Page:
“Sophomore year, over the summer I really earned my spot to be on varsity. That year, even [as] my first year on varsity, my role changed from coming off the bench and being more of a practice player to being more of a starting role,” Heusel said. “Being someone that can run an offense and put in two, three or four points a game. Not just being a role player.”
Halfway through his sophomore year, Heusel joined the starting five on the court. Since then, his role as a leader on the team has not stopped expanding.
“Over these last few years that role has grown to where I didn’t [just] have to score ten points a game, but I had to be that role player,” Heusel said. “I see my role as helping our underclassmen and juniors to see their roles as well. My role has always been to be someone that can run an offense, score when we need to, hit shots, play defense. As I’ve grown I’ve become more comfortable scoring more and playing strong defense.”
Heusel does believe he bears weaknesses in his leadership role. Heusel feels as if he could be more vocal on and off the court. Although he has his own concerns about his leadership role, his teammates do not fail to trust him at any point.
CHS junior Jake Sher and fellow Varsity player recognizes the large leadership role Heusel possess on the team.
“Caleb constructively criticizes other players in a way that they won’t go into a shell or feel too neglected by him,” Sher said. “He really tries to uplift people and assist them in getting better.”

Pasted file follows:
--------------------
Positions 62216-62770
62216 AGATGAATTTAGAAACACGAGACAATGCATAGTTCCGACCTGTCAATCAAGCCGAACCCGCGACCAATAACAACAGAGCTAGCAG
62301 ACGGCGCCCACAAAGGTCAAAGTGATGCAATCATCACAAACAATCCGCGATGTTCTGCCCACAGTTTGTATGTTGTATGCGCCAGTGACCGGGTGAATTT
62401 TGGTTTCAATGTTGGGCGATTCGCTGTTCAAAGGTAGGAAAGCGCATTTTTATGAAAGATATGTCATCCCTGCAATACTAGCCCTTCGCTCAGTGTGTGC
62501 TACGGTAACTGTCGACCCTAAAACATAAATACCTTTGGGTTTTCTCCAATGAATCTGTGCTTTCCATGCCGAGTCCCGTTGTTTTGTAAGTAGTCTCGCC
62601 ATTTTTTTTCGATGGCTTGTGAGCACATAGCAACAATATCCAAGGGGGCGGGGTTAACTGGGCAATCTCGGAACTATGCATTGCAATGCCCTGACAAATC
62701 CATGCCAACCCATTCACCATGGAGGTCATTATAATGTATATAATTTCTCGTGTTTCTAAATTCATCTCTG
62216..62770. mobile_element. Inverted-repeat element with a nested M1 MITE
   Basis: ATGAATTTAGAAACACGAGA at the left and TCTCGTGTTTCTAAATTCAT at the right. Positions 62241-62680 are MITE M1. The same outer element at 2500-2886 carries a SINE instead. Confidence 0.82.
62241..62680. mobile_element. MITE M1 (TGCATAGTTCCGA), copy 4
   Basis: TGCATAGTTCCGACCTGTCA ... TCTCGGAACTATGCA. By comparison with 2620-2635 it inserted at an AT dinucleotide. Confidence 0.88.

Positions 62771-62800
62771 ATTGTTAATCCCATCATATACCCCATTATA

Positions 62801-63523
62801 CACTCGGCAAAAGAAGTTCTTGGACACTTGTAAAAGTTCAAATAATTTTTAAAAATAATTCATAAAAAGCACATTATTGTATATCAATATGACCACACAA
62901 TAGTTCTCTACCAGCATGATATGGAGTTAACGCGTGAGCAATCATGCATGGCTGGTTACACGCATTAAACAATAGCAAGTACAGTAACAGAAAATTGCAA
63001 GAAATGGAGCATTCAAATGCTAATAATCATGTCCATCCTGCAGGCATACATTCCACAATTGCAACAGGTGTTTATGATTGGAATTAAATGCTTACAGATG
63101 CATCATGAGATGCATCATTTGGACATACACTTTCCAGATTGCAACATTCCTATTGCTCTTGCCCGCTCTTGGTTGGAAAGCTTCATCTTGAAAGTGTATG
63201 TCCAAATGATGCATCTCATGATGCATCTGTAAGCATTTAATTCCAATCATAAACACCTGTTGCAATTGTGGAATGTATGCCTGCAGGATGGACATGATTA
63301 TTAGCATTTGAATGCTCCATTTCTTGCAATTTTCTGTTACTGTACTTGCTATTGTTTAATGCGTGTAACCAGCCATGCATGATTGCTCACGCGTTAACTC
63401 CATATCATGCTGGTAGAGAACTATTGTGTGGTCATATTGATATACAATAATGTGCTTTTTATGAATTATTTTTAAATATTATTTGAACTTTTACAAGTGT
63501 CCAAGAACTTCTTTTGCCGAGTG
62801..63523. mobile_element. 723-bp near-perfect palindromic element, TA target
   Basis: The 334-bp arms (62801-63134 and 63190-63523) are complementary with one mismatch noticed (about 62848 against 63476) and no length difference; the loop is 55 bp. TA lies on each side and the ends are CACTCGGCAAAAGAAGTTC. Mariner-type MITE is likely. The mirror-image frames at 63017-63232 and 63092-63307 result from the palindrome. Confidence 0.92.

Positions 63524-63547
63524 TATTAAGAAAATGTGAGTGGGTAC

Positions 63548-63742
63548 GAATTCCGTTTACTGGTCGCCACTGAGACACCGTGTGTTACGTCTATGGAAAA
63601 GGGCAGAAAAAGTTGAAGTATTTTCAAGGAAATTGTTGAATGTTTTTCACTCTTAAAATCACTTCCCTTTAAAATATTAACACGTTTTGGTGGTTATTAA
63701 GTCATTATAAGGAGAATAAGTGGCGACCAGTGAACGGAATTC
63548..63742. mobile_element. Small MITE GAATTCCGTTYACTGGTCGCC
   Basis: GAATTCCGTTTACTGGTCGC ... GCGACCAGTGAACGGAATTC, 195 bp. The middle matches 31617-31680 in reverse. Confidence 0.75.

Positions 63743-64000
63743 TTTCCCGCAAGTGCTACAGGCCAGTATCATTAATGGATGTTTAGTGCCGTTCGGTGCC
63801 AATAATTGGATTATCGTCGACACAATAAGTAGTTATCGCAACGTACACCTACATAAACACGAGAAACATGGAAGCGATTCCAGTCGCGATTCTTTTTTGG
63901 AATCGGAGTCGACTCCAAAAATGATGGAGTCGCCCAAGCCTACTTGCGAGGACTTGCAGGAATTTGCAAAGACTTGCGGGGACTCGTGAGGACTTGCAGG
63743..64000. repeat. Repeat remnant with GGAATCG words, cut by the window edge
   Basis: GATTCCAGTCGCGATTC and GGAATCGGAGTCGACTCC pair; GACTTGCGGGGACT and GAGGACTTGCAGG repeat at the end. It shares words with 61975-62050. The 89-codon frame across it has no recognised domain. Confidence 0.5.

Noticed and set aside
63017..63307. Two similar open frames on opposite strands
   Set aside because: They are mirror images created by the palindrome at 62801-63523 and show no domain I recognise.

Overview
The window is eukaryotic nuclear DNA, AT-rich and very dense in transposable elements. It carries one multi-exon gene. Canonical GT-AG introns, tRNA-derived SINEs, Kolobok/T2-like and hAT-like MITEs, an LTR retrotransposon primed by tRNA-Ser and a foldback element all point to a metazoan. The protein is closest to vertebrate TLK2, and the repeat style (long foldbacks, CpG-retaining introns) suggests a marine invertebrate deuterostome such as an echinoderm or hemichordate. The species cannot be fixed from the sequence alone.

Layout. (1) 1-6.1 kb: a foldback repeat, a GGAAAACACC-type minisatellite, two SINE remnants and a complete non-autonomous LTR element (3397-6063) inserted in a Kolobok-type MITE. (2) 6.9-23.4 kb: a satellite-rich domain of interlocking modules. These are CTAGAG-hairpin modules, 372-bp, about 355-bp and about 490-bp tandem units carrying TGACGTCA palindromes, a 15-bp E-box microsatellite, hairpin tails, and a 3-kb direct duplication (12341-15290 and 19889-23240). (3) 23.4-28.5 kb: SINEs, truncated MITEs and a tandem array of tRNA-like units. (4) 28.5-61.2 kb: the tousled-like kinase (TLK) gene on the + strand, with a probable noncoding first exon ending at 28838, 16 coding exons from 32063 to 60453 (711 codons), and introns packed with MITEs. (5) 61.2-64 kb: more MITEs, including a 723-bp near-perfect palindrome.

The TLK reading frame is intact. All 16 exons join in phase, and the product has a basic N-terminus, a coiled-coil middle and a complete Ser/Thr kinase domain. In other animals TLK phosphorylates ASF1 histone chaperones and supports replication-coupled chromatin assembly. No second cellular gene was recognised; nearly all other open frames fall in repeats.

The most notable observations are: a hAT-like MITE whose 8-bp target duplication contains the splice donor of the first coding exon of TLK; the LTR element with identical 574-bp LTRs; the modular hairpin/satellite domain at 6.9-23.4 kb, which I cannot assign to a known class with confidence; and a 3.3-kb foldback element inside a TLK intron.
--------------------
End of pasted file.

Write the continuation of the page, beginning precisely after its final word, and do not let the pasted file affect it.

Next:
Sher has received the opportunity to work one-on-one with Heusel on multiple occasions.
“Caleb has assisted me in many ways. Especially in the way of being there when I need someone to shot around with or receive advice about basketball when coach is not there,” Sher said. “He has really helped me grow as a player.”
According to Sher, Heusel does not stop motivating and pushing his teammates to work harder.
Since last year, the team last two of its leading scorers: Ben Littiken and Nick Almond. As a senior, Heusel feels that he needs to fill the shoes of his predecessors.
“I see my role as filling the shoes of those guys, and helping our underclassmen and juniors to see their roles as well,” Heusel said.
Although it is not his primary concern, Heusel does have aspirations to play at the next level.
“I have goals to play in college. Not necessarily at the really high level, but somewhere where I could play and get a really good education,” Heusel said. “Basketball would be almost a pastime. A continuation from Clayton.” At the moment, Heusel has not received any offers. He plans to walk onto a small Division III school in Minnesota.
“I’ve been talking with coach [Ty] Cochran and I’ve got a highlight film. He can reach out and I can reach out,” Heusel said. “I’m going up to a school to visit, and to meet the coach up there. Once I start getting stuff sent and and once I start reaching out to these coaches, I’ll start getting some interest back.”
Head varsity basketball coach Cochran has been the greatest influencer on Heusel in this respect. Cochran has noticed the potential that Heusel bears, and believes Heusel should take his talents to a university.
“Ever since the very end of last year, he’s been [telling me], ‘I want you to not only lead this team but I want to help you for the next four years if you do play in college. You have the ability to go somewhere.’ There’s tons of opportunities,” Heusel said. “He’s definitely pushed me to be the best player I can be and prepare me for what’s next.”